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Central San urges proper disposal of household hazardous waste

Drop-off at Martinez collection facility free for San Ramon Valley residents, others served by district

The average local home could have dozens of pounds of household hazardous waste that could threaten the health of residents and the environment if not disposed of properly, according to a recent advisory from the Central Contra Costa Sanitary District.

The public message served to remind people in the San Ramon Valley and the rest of Central San's service area of free drop-off disposal available at the district's Household Hazardous Waste Collection Facility in Martinez.

Last fiscal year, "more than 55,000 people used the facility to properly dispose of 2,038,084 pounds of hazardous waste," David Wyatt, facility supervisor, said in a statement. "The communities we serve are committed to keeping hazardous waste out of our waterways and environment."

The U.S. Environmental Protection Agency estimates that the average home could have as many as 100 pounds of household hazardous waste, which is considered as leftover or unneeded household products that contain corrosive, toxic, ignitable or reactive ingredients or that might be ecologically harmful, Central San officials said.

"That's why it is illegal in California to dispose of household hazardous waste in the trash or down any drain," district officials said.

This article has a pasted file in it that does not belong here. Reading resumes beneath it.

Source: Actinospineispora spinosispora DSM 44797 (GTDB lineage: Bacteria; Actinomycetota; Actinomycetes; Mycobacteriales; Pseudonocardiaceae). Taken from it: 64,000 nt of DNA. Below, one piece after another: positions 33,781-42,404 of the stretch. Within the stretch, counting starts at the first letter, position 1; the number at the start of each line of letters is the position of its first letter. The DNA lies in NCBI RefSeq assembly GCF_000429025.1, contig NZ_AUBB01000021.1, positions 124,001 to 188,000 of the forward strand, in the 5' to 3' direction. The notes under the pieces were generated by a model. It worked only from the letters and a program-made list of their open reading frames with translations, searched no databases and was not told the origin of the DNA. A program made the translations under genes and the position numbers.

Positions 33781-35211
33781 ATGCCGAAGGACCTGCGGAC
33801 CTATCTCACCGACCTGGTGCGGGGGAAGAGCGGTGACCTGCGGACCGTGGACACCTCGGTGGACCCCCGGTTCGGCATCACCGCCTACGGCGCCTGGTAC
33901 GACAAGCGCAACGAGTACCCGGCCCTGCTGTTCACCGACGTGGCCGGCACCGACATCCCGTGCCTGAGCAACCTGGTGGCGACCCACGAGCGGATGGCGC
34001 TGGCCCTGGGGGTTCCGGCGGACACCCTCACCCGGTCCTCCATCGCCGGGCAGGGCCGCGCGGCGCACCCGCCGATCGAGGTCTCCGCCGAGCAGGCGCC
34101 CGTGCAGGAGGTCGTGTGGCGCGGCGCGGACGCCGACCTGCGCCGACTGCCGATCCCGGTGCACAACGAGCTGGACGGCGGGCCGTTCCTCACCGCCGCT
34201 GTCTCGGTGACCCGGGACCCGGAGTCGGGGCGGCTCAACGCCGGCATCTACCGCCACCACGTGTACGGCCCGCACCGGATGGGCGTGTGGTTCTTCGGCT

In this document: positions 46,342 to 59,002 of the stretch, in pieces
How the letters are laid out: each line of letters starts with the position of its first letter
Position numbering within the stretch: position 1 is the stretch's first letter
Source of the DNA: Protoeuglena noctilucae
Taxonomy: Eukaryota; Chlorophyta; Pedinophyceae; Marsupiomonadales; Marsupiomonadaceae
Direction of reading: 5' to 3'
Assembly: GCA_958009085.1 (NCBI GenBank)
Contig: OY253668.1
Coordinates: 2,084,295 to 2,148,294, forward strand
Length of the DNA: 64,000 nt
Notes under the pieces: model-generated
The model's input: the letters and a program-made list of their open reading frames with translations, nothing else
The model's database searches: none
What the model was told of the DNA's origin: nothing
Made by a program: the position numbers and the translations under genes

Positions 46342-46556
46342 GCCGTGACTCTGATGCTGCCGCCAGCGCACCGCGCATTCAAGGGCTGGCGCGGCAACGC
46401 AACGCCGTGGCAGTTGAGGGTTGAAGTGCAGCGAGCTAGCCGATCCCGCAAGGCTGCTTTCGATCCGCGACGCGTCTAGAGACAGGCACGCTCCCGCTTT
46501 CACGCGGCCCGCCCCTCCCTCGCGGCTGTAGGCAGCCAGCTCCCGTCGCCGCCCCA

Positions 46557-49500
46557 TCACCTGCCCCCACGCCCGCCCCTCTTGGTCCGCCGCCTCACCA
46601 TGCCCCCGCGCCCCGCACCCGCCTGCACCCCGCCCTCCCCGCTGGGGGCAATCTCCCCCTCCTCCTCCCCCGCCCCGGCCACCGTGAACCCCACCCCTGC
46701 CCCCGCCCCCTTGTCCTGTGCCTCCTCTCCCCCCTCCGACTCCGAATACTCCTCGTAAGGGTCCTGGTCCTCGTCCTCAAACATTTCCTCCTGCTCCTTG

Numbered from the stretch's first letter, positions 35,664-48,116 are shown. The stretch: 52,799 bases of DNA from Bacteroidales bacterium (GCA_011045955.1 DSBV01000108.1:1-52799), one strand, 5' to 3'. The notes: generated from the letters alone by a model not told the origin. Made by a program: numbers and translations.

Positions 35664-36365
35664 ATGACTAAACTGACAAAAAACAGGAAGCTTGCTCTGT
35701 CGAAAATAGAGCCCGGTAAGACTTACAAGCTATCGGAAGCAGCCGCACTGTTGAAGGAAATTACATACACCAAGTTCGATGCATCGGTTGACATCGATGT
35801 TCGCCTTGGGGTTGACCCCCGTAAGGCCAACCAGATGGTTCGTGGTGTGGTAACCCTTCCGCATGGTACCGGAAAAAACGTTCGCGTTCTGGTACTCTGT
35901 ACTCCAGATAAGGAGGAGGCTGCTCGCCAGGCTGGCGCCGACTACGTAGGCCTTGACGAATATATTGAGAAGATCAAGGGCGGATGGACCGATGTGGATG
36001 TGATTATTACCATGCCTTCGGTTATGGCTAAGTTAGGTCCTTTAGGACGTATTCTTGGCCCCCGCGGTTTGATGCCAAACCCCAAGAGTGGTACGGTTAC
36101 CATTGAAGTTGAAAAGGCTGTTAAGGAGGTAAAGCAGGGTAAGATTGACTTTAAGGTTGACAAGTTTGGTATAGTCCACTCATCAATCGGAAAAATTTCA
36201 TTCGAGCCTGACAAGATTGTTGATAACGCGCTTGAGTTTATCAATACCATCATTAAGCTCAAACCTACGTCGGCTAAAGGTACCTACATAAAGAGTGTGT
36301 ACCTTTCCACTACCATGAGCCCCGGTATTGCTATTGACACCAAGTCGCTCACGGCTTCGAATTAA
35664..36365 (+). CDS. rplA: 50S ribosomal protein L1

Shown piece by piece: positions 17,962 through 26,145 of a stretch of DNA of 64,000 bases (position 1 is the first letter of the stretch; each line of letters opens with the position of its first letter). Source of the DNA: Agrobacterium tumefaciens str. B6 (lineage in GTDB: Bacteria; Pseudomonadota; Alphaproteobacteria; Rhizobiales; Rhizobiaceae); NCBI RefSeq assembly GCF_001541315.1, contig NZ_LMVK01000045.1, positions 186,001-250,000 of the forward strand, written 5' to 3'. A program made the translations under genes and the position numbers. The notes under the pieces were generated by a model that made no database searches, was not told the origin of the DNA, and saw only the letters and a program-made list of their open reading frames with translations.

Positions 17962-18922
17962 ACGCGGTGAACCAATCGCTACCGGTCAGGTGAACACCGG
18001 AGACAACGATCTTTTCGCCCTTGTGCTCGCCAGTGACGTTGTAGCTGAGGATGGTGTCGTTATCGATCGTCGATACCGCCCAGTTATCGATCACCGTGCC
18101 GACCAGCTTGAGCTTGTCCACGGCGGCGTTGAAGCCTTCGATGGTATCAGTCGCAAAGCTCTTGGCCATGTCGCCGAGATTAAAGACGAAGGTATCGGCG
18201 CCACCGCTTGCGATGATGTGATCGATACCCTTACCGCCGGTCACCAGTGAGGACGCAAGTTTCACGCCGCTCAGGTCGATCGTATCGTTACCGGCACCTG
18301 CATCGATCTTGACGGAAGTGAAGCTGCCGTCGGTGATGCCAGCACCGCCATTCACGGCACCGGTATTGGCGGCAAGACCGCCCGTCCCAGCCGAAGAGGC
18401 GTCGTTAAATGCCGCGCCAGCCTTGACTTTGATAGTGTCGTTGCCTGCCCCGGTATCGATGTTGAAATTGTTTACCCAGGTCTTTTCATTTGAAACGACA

And Central San customers have largely answered the call, Wyatt said, noting that 32 million pounds of household hazardous waste have been brought to the district's collection facility for reuse, recycling or safe disposal since it opened in 1997.

The drop-off is free for residents who live in the district's service area, with some volume limitations, while small businesses are required to make an appointment and pay a fee.

Central San representatives urged local residents to check twice through household items that they might not think qualify as hazardous waste:

* Antibacterial soap may contain Triclosan, a toxic chemical that is harmful to aquatic organisms.

* Batteries (even the tiny one in watches) contain metals and other toxic or corrosive materials.

* Fluorescent light bulbs (even energy-efficient CFL bulbs) contain toxic mercury.

* Pesticides are poisons; even so-called "safer" choices may contain toxic ingredients such as pyrethroids, pyrethrins or permethrin.

* Wood preservatives may contain copper, dioxin or tributyltin -- toxic compounds that are hazardous to ecosystems.

* Paint products may contain solvents and pigments that are flammable or known carcinogens. Some older paints may even contain mercury.

Other forms of common household hazardous waste, according to district officials, include:

* Cleaning products such as bleach, oven cleaners and furniture polish.

* Personal care products such as fingernail polish and hair color.

* Automotive products such as motor oil, gasoline and antifreeze.

* Garden products such as herbicides and fertilizers.

The Central San Household Hazardous Waste Collection Facility is located at 4797 Imhoff Place in Martinez. It's open Mondays through Saturdays from 9 a.m. to 4 p.m. State regulations limit container sizes to five gallons or less, and not more than 15 gallons or 125 pounds per visit, according to the district.

For more information, call 800-646-1431 or visit the Central San website.

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Comments

1 person likes this
Posted by Rascal
a resident of Danville
on Feb 3, 2016 at 12:40 pm

The Martinez facility is 25 miles away. Is there anything closer?


Sorry, but further commenting on this topic has been closed.

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